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Activism, Diplomacy and Swedish–German Relations during the First World War

Michael Jonas
From the journal New Global Studies

Abstract

The main hypothesis of this article contends that unofficial, informal, private, or alternative variants of diplomacy are by no means a recent phenomenon, but rather belong to the key, indeed constitutive elements of traditional aristocracy- and court-based diplomacy. In order to illustrate the continued effect of unofficial or semi-official diplomatic networks on the perception and making of policy I use the example of the relations between neutral Sweden and the German Empire during the First World War. It is here, enabled by the neutral abstention of Sweden from the conflict, that politics and diplomacy most effectively preserved their function and even enhanced their significance, while increasingly obscuring the delineation between the official and the unofficial, almost to the point of rendering such distinctions useless.

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  1. 1

    The argument is certainly not new, but has been reinforced by recent developments in the study of international relations and their history. For an excellent overview see Mösslang and Riotte (2008), especially Otte (2008); on the context see, among others, Hamilton and Langhorne (2010, 91–140); Anderson (1993, 103–48).

  2. 2

    James’ definition was recently taken as a point of departure for a generally splendid collection of essays on the cultural history of nineteenth-century diplomacy. See Mösslang and Riotte (2008, 1); James (1980, here 937) (my emphasis); for a stimulating recent attempt to re-read international relations through diplomacy and diplomatic activity cf. Sharp (2009).

  3. 3

    Oredsson (2001, 88); see also Sturfelt (2011, here 108); On neutrality and especially Scandinavian neutrality during the First World War see Salmon (1997, 118–68); Kruizinga (2013).

  4. 4

    Horne and Kramer (2001); Hull (2008). Hull is preparing a comprehensive study on the subject entitled The Struggle for International Law in the First World War, which considers the German case and its perception in depth. On Scandinavian perceptions see Salmon (1997, 118–29, 146–59); Hannemann (2011, 40–49); Ahlund (2012).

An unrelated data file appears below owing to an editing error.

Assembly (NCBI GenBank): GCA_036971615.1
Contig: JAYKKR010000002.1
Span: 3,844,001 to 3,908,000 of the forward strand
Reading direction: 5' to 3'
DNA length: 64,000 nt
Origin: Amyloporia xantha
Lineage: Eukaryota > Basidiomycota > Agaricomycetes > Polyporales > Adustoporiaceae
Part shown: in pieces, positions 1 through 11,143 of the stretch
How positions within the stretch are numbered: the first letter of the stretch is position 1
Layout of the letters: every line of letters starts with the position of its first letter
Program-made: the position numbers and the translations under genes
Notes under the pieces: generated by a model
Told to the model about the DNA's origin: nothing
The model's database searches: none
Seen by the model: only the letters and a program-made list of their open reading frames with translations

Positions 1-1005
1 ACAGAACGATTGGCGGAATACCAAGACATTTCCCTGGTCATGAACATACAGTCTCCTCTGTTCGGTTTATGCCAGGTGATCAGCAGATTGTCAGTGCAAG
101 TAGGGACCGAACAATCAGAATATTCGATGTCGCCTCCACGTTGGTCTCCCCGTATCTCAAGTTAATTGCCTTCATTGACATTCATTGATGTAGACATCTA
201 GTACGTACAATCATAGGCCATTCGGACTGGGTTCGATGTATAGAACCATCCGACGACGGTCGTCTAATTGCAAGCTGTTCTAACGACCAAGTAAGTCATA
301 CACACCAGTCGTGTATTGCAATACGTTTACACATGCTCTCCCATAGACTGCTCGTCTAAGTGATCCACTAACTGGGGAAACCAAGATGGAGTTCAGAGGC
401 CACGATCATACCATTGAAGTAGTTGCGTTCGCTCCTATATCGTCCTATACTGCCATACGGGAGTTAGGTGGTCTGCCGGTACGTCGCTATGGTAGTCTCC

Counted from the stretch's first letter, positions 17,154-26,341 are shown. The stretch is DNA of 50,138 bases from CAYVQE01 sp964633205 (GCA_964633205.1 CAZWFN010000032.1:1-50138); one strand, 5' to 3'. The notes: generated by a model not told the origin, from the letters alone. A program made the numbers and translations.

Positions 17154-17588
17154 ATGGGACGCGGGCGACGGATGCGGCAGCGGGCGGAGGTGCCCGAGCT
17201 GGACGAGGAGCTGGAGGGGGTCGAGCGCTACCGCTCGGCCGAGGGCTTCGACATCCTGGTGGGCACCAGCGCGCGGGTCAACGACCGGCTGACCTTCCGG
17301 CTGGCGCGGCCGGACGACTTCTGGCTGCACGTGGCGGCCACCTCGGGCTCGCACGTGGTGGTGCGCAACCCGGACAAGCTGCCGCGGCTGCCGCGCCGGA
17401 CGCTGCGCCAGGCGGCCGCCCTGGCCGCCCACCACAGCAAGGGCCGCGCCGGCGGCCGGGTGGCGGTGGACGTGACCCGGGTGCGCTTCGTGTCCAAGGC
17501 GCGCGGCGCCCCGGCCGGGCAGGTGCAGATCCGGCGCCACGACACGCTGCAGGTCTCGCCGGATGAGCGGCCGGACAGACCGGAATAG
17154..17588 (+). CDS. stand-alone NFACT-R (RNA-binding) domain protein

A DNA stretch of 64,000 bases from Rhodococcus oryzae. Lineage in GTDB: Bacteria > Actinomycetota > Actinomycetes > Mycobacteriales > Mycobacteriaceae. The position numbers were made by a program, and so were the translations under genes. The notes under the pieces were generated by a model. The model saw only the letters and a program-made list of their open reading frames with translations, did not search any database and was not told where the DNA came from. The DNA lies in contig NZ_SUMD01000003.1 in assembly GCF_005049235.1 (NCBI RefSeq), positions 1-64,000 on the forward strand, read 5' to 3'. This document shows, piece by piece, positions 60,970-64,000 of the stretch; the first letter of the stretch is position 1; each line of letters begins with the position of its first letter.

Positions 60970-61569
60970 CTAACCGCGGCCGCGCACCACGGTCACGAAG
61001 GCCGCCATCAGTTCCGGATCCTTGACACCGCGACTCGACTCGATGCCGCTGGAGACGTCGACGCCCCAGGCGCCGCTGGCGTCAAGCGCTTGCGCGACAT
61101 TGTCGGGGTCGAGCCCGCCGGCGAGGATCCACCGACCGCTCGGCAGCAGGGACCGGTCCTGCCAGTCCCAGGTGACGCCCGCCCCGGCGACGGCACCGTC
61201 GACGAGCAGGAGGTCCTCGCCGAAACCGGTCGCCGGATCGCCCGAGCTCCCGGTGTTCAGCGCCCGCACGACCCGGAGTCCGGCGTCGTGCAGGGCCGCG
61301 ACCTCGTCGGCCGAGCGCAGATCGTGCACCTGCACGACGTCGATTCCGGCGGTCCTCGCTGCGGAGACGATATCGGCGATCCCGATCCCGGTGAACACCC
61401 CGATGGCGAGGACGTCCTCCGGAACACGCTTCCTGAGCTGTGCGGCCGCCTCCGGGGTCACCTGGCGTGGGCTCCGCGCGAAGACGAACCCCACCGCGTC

5. 5

    Even the Swedish government’s declaration of neutrality on 4 August 1914 was accompanied by contradictory indications, further aggravated by the agitated reporting of the German minister to Stockholm, Franz von Reichenau. See the classic work of Carlgren (1962, 33–47, especially 39–40).

  6. 6

    Dean Ascheson’s description of Britain’s disorientation in the post-war period, delivered in a speech at West Point, 5 December 1962, captures the sentiments among the Swedish elites rather aptly.

  7. 7

    Besides Carlgren (1962), the definite account of the Activist movement is Schuberth (1981, 31–39). Part of my argument is derived from Schuberth’s expert diplomatic historical narrative. On the persistence of Swedish great power delusions see Oredsson (1993, 335–36).

  8. 8

    On the insistence of Hjalmar Branting, the pro-Entente leader of the Swedish Social Democrats, both were expelled from the party in the wake of their involvement with the Activists’ programmatic pamphlet Sveriges utrikespolitik i världskrigets belysning (1915), the so-called aktivistboken, became apparent. Järtes fascination with German social democracy is evident in, among others, his August Bebel som socialpolitiker (1914). Larsson, one of Sweden’s foremost urban planners, had studied in Germany, among others with Hugo Preuß, whose ideas of localised government and city planning influenced his later schemes significantly. See Anderson (1965, 167–68); Larsson (1977, 60–61, 74–77) (with an impressive description of a social democrat’s conception of pro-German Activism); Franzén (1986, 138–52). The changing historiographical assessments of the German Empire are well reflected in Kroll (2013).

  9. 9

    See generally Carlgren (1962, 47–53), who defines Germany’s pre-war Nordic policy as based on the principle of “quieta non movere”, aptly capturing Berlin’s strategic interests in preserving the status quo in Scandinavia, which allowed for, firstly, the concentration of the war effort at the Western front and, secondly, the continued import of essential goods from overseas, largely unchecked by the British blockade.

  10. 10

    In his memoirs, the pre-war Reich Chancellor, Bernhard von Bülow, depicts the State Secretary as “physically and intellectually equally small”; cf. von Bülow (1930/31, 13). Frederic von Rosenberg, German Foreign Minister in the early 1920s, remembers him as a “subtle political thinker” without the necessary robustness for the office; see “Erinnerungen des Botschafters Frederic von Rosenberg,” in Becker (2011, 237–309, here 266). On Jagow see as well Hürter (1994, here 222–25); Hampe (2001, 89).